“All American” is basically a sports drama TV show, and it talks about the life of the retired football player Spencer Paysinger. Spencer, played by Daniel Ezra, is the star wide receiver at South Crenshaw High, a neighborhood in South LA, known for its gang activity. From the first minute of the show, we can tell Spencer is the best there is when it comes to offense. Billy Baker, played by Taye Diggs, the football coach from Beverly Hills High School, asks Spencer to come play for him in Beverly Hills. And that’s how it all begins. The show goes through Spencer’s journey of balancing the fancy and rich life of a Beverly Hill’s student with his South Side home life. The series shows life inside and outside the field, giving this show two of my favorite things: sports and drama. It has the perfect mix of football action shots and the perfect number of plot twists to keep you at the edge of your seat at all times.
While the main topic of “All American” is technically football (and that’s the main reason I even watched this in the first place), one thing I also loved about it is how it tackles many real issues that many people face every day. It deals with topics such as drug abuse, depression, racism, and gang violence. *Spoilers Ahead*
For example, in season one, Spencer and Jordan — the Quarterback of Beverly Hills High — get pulled over by the police. You can see that Spencer is extremely uneasy and immediately puts his hands on the dashboard to show the cop he is unarmed. On the other hand, Jordan, who’s light-skinned and used to living in his Beverly Hills bubble, gives the cop attitude and is immediately dragged out of the car and arrested. Once he gets home, his dad gives him “the talk”. Not the “birds and bees talk,” but the “what to do if you want to keep your life once you get pulled over by a white cop” talk. Another example of racial profiling occurs in season two, when Spencer, his brother, and some friends go to an ice cream shop and are immediately racially profiled. The woman from the shop calls the cops on them and the cops almost end up shooting Spencer’s brother. Another example that really opened my eyes was when they showed the underlying racism that exists in the healthcare system. In season two, Spencer needs medical attention and fast. All the doctors are white except for one black lady. Everyone is trying to push it back, saying he doesn’t really need a procedure right away even though he’s in critical condition. The lady has to keep pushing until eventually, they listen to her and go through with it. If they didn’t do it at the time, he probably would’ve suffered more. One example of mental health issues and drug abuse is Jordan’s sister, Olivia, a recovering addict. In season one, they show her story in flashbacks to the times she was high/drunk and the tipping point in her life, when she overdosed and decided to get clean. Throughout the show, there are a few scenes showing how she still struggles with her sobriety and the steps she takes to keep from falling off the edge. Lastly, another example is Layla, Olivia’s best friend, and Spencer’s love interest. She’s your typical popular high school girl — all the girls wanna be her and all the guys want to be with her. All-in-all, she’s perfect. However one day, she snaps. She gets tired of being the “perfect girl” and it’s all downhill from there. In season two, it is revealed that her mother had depression, and it turns out, so does she. They show the stages of how, at first, she didn’t want to be helped and how she was in denial through going to “group therapy” and getting better.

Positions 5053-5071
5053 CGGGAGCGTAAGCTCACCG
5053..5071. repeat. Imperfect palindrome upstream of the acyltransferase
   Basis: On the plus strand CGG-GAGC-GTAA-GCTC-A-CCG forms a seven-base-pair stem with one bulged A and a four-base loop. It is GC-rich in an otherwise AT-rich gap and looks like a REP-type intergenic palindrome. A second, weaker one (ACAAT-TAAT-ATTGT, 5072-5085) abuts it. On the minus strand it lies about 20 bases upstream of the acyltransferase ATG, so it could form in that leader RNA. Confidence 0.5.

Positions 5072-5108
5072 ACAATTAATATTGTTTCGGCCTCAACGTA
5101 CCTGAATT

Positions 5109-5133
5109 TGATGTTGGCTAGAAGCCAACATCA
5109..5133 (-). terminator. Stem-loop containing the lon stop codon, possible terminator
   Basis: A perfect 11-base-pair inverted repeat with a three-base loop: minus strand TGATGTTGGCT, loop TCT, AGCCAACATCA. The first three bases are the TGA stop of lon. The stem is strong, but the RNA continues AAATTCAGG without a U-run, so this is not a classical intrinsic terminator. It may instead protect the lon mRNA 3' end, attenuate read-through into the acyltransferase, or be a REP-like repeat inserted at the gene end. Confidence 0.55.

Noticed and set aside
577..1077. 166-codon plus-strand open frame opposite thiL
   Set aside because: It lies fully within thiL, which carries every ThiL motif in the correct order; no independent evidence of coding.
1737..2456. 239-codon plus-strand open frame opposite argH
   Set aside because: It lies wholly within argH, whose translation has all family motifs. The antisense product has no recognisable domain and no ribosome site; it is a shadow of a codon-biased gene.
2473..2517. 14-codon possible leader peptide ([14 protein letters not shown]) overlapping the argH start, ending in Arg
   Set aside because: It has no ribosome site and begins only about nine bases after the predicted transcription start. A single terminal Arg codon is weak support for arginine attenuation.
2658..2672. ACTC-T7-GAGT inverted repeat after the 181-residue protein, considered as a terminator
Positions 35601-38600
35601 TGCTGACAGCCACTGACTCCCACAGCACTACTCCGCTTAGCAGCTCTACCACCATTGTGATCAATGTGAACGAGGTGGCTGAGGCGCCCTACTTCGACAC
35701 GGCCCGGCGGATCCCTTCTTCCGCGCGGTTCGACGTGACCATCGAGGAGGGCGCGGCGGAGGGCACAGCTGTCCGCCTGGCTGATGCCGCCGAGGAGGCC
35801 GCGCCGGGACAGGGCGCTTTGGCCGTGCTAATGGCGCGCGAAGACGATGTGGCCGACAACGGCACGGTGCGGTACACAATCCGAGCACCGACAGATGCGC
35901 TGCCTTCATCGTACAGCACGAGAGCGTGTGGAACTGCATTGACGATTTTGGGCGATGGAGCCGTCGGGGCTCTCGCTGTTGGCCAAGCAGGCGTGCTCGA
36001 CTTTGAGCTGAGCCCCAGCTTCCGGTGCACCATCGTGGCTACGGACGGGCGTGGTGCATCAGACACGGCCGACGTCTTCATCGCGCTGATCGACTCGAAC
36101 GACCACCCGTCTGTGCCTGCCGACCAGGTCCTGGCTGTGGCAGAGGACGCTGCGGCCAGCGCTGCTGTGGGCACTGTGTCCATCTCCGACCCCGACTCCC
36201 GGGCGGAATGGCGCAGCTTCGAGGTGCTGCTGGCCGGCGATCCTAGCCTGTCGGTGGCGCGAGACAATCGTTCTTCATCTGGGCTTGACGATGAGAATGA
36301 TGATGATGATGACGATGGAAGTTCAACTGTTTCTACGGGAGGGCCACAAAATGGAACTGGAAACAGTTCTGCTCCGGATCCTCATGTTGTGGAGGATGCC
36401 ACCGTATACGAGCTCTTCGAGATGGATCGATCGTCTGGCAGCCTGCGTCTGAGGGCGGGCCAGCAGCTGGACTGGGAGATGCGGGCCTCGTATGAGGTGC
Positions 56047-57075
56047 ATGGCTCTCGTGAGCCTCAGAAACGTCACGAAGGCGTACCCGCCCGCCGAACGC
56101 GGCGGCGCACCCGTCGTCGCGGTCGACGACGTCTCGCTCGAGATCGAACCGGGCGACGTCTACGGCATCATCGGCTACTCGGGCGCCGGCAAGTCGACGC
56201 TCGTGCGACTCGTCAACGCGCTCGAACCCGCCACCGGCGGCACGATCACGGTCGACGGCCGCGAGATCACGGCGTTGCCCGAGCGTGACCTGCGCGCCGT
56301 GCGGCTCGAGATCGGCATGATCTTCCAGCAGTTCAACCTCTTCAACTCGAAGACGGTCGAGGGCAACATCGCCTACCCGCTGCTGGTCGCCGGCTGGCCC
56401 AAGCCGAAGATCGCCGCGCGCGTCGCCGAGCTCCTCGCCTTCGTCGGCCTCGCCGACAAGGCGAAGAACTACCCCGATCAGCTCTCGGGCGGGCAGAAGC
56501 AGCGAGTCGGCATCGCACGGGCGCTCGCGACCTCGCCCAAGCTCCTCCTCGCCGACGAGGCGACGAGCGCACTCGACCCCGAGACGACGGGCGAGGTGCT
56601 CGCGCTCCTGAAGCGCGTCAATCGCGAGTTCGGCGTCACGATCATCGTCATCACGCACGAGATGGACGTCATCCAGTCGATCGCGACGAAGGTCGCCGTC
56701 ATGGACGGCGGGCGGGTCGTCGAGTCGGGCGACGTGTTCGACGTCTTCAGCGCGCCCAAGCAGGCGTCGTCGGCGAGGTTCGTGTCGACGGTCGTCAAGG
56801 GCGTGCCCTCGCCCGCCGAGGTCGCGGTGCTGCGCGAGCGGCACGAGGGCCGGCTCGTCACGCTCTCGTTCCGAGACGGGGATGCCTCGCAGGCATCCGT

I think it’s really cool how this series shows these types of issues. Just because it doesn’t happen to you, doesn’t mean it’s not happening. We’re in 2020, and you’d think we would’ve progressed more but if you really take a look around you, it’s still happening. We all saw what happened when COVID-19 started to spread. Which restaurants suffered the most? Who was racially profiled because of how they looked? Exactly. To this day, we still hear stories on the news of white cops killing unarmed black men. Michael Brown and Trayvon Martin are just the most popular and heard off cases, but it happens more often than we’d like. So please, educate yourselves. Open up your eyes. Step out of your bubble every once in a while, and you’ll see that the topics in All American are not fiction.
Overall, I would rate this show 5/5 stars (or, more if I could honestly). As I said, it has the perfect mix of on the field drama as well as off the field drama. Whether you are a fellow sports fan that’s going through sports withdrawal and are in need of some sports action or a lover of good dramatic and intense shows, this is the one for you. I hope everyone enjoys this show as much as I did!